New Honda E vs Peugeot e-208
Tempted by the cute retro looks of the Honda E? That’s understandable. But does it have the substance to match one of our favourite small electric cars, the Peugeot e-208?...
NEW Honda E Advance
List price £32,660*
Target Price £32,660*
Honda’s first battery-electric car is dinky and incredibly desirable
Peugeot e-208 GT
List price £33,275*
Target Price £32,706*
The small electric car to beat, with a swish interior and a big range
*Not including £3000 government grant
It’s rare that a new five-door hatchback generates huge excitement from the general public, but from the moment the covers were pulled off the concept version of the Honda E at the 2017 Frankfurt motor show, every visitor to the stand wanted to know if the company was actually going to build it.
They didn’t have to wait long for an answer. Before the dust had even settled on the car’s unveiling, Honda confirmed that it would indeed be building a production version.
At that point, there was no word on price, driving range or interior space, but those retro looks (inspired by those of the first-generation Honda Civic) were enough to convince plenty of people that they needed one. Indeed, more than 9000 Brits put down deposits, and the car won the 2019 What Car? Reader Award for most exciting upcoming model by a landslide. And now it’s finally here.
The Honda E is available with a choice of two power outputs from its rear-mounted electric motor: 134bhp in the standard version and 152bhp in the higher-spec Advance (the version we’re testing here). That’s a respectable amount of power for a small hatchback.
On the other hand, it has a relatively small (35.5kWh) battery, an official range of just 125 miles on a single charge and a relatively high list price of close to £30,000.
So, should we be a little disappointed by the end result? After all, you can get one our favourite small electric cars, the Peugeot e-208, in range-topping GT trim for virtually the same price. And while it produces less power (134bhp), the e-208 can officially travel around twice as far on a full charge (more on this later) and accept a faster rate of charge. A done deal, then? Or does the Honda E have something extra up its sleeve? Let’s find out.
Performance, ride, handling, refinement
Unlike most rivals, including the e-208, the Honda E’s electric motor sits at the back of the car and drives the rear wheels. This not only helps to give it an impressive 50/50 weight distribution, which is beneficial for handling (we’ll come to this later), but it also means there’s plenty of traction when it comes to standing-start acceleration.
Push your right foot into the carpet and the Honda E will sprint from 0-60mph in just 7.2sec with not a hint of wheelspin, whereas the front-wheel-drive e-208, on its energy-saving tyres (the Honda gets sportier Michelin Pilot Sport 4s) has more difficulty transferring its power to the road and relies on its traction control system to prevent lots of wheelspin. That said, it still managed 0-60mph in a respectable 7.7sec.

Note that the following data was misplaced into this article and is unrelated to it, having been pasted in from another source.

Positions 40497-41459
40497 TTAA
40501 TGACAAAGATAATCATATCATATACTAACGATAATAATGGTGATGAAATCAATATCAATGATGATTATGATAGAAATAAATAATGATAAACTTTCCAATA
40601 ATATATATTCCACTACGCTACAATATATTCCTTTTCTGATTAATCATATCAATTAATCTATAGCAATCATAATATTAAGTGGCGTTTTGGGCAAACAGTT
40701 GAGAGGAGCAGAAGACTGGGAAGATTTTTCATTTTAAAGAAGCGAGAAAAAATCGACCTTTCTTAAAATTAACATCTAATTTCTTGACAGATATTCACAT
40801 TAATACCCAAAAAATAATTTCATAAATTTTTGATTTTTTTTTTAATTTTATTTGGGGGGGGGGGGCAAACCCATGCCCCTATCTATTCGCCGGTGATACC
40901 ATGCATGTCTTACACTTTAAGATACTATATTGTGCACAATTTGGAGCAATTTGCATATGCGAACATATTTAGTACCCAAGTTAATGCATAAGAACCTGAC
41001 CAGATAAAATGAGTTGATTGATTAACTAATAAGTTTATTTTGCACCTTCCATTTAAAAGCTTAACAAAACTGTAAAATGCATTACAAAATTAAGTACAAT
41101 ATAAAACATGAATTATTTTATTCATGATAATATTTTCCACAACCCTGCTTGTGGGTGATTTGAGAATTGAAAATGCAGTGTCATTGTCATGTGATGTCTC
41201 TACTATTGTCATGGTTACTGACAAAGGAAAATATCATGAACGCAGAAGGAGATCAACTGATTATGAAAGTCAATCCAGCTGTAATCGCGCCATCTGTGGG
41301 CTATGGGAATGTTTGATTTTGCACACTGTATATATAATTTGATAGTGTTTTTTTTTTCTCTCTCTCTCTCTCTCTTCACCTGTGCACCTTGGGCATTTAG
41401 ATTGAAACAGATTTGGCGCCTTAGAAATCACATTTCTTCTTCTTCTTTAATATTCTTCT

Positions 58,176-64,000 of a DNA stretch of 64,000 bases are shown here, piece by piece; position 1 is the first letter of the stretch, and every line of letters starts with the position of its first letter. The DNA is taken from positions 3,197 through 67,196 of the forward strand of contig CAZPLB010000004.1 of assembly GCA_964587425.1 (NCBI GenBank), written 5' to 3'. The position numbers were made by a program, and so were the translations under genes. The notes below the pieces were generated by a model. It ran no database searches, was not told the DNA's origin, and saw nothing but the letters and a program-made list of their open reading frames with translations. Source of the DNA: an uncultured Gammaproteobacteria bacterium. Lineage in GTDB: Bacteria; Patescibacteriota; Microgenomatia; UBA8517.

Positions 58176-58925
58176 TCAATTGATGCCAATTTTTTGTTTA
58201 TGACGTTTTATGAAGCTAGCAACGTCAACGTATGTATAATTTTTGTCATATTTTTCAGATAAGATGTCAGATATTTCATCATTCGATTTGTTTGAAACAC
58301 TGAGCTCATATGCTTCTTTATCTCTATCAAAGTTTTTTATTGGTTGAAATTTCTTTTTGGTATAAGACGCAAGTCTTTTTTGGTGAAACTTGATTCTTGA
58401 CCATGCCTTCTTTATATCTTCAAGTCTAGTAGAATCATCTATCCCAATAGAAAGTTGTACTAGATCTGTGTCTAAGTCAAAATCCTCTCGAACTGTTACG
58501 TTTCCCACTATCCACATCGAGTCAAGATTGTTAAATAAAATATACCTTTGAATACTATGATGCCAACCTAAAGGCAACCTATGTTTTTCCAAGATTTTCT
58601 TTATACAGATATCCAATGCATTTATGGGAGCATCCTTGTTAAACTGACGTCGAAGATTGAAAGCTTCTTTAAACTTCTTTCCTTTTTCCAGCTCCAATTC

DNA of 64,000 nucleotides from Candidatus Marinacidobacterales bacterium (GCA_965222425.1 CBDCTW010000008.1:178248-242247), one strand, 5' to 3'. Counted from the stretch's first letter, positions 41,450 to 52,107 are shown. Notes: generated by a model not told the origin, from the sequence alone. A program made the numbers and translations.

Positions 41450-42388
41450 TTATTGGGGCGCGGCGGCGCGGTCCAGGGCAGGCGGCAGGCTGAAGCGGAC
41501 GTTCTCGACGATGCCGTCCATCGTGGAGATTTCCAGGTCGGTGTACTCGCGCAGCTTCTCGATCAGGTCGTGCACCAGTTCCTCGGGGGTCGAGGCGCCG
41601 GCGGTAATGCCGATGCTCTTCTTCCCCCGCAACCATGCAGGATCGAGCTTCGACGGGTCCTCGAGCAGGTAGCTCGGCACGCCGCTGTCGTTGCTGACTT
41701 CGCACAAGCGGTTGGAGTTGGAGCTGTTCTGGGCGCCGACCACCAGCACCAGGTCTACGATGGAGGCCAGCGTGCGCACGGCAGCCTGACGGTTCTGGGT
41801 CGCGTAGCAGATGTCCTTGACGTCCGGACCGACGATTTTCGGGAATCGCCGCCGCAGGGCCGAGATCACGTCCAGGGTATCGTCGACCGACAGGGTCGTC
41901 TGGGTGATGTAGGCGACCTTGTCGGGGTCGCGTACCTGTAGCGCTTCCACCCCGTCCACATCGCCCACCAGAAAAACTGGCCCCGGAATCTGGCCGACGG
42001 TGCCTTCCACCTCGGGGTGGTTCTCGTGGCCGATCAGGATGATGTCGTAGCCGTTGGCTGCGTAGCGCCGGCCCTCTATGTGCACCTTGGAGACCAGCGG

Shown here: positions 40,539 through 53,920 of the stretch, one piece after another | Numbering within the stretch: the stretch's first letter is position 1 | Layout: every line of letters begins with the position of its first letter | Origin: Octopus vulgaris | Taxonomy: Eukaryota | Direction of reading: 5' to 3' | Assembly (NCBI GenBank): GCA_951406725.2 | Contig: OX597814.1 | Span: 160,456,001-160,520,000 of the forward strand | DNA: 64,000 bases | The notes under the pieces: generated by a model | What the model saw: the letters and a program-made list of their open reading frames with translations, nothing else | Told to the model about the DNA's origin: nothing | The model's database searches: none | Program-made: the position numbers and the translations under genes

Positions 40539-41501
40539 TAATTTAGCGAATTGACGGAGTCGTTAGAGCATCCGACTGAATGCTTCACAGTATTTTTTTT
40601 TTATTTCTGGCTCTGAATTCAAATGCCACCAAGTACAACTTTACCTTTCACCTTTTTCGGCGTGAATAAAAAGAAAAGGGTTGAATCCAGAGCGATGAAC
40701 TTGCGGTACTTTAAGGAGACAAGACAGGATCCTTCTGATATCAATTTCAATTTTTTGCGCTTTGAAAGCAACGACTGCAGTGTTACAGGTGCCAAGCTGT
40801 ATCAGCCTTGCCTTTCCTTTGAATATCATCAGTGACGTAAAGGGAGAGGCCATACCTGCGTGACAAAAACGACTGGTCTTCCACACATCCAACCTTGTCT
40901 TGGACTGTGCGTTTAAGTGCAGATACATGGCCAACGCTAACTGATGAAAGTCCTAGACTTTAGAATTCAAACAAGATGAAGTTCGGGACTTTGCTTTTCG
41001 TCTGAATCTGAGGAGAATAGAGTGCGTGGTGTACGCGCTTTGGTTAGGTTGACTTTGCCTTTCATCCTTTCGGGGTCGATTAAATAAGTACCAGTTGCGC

At higher speeds, both cars have plenty of oomph, but the Honda E’s stronger pull between 50mph and 70mph makes A-road overtakes more of a breeze.
Although both of these cars are likely to spend much of their lives in towns or cities, it’s worth noting that, should you want to do longer distances, the Honda E is quite a bit quieter at a 70mph cruise. Not only does it generate less tyre noise, but the small cameras on the sides in place of conventional door mirrors mean there’s very little wind noise, too. That said, the e-208 is still far from loud.
The e-208 also benefits from tight body control and quick steering, so it feels agile and composed in corners. By contrast, the Honda E suffers from quite a bit of body lean and its steering is relatively slow, although it gives a good sense of connection to the front wheels and the sporty tyres give plenty of grip.
What the Honda E lacks in high-speed athleticism it makes up for in manoeuvrability around town. Having the motor at the back frees up space for the front wheels to turn farther than usual, allowing the car to turn on a sixpence; it requires less than nine metres of space to conduct a U-turn, as opposed to 10.4 metres in the e-208. This makes navigating tight city streets a joy.
The softer Honda E also has a more comfortable ride over rough surfaces; the e-208 often jolts over sharp-edged potholes and sunken drain covers, at least on the 17in wheels of range-topping GT trim; it’s noticeably plusher in Allure trim with its smaller, 16in wheels.
What about range, though? Well, that’s where the e-208 has a big advantage. While we’ve yet to put either car through our scientific Real Range test (coronavirus restrictions have made that impossible), on a mixture of roads in relatively warm weather, we managed to cover around 165 miles in the e-208 and a less convenient 110 miles in the Honda E.
That sort of range would have been par for the course five or six years ago, but almost every current rival, including the Mini Electric – a car we criticised earlier this year for its meagre range – can travel farther on a full charge than the Honda.
Next: What are they like inside? >>
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